• Car Review

2019 Dodge Grand Caravan Review

By Autolist Editorial | October 21, 2019


The 2019 Dodge Grand Caravan is a minivan capable of seating up to seven passengers. While it has not had a total redesign since 2008, it has been extensively updated over the years. It competes with other minivans such as the Honda Odyssey, Toyota Sienna, and Kia Sedona, as well as the Chrysler Pacifica.

Apart from a 35th Anniversary Package that incorporates special badges and adds popular features for a modest discount in honor of the Dodge Caravan's original introduction for 1984, the 2019 Grand Caravan has been mostly unchanged from last year.

Large amounts of cargo space, a powerful engine and low starting price compared to rivals have kept the Grand Caravan's sales steady in recent years. Though its design is becoming dated, its price point is attractive for value-seeking buyers, with a base price that is thousands less than other minivans.


Within the entire minivan segment, the Dodge Grand Caravan is the most traditional in its appearance. Its styling was last significantly updated in 2011, and its age shows when placed alongside more modern designs. Unlike the smoother profile even though the overall shape is the same newer Chrysler Pacifica and Honda Odyssey, the Grand Caravan is rather boxy in its profile and looks more like an old minivan.


The advantage of this, however, is that the Dodge has lots of glass area that help makes seeing out of the vehicle, especially for children, very good. The windows in the sliding side doors are power operated and slide down for more ventilation, something that has become common in minivans today.

The rear of the Grand Caravan is simple, with squared taillights and a large, upright rear hatch. It reveals a square-shaped cargo area that makes loading large items more accessible.

Various trim packages are available depending on the trim level, while 17-inch wheels, standard on all Grand Caravan models. The gloss black wheel option helps mitigate this and gives it some needed pizazz.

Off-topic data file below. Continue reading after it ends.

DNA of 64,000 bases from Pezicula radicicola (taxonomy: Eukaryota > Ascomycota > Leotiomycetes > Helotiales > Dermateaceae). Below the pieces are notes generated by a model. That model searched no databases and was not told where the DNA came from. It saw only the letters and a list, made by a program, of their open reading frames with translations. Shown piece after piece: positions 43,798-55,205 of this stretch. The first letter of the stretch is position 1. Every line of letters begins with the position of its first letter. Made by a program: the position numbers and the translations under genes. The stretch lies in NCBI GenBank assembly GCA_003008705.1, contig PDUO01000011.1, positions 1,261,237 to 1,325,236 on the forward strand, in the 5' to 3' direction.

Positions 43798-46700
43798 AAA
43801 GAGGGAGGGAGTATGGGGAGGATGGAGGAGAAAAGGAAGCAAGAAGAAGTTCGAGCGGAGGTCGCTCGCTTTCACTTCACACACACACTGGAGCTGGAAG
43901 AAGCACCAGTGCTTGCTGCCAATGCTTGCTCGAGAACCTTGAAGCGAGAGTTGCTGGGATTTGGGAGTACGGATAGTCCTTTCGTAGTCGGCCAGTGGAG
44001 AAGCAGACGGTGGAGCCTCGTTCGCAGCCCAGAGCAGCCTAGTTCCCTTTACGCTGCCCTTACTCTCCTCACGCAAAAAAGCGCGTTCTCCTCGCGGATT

Even though reviewers generally agree that the Grand Caravan is in desperate need of a refresh, they also agree that the exterior styling of the minivan is not unattractive and further shows that functionality and practicality are prioritized over form.

Interior Quality and Comfort

The Dodge Grand Caravan suffers in interior quality. Reviewers universally agree that the minivan's low price tag shows the most in the lack of interior quality. They note that materials are generally cheap and the technology is generally behind the times when compared to all new vehicles.


Hard plastics are used throughout the interior, but there are some strategic places covered with soft-touch materials. A leather-wrapped steering wheel and available leather upholstery on higher trims give the Grand Caravan a little bit of refinement, according to testers.

Overall comfort is rated more highly by reviewers. Most note that the front seats are especially accommodating, with generous amounts of space for driver and passenger legroom. Most also note that while the front-row seats are comfortable, second-row seating comfort is higher due to the amount of legroom rather than actual seat comfort. That is because the seats themselves can feel stiff because of the design that allows them to fold. The third row is roomy, but the seating angle is odd, again because of the folding design.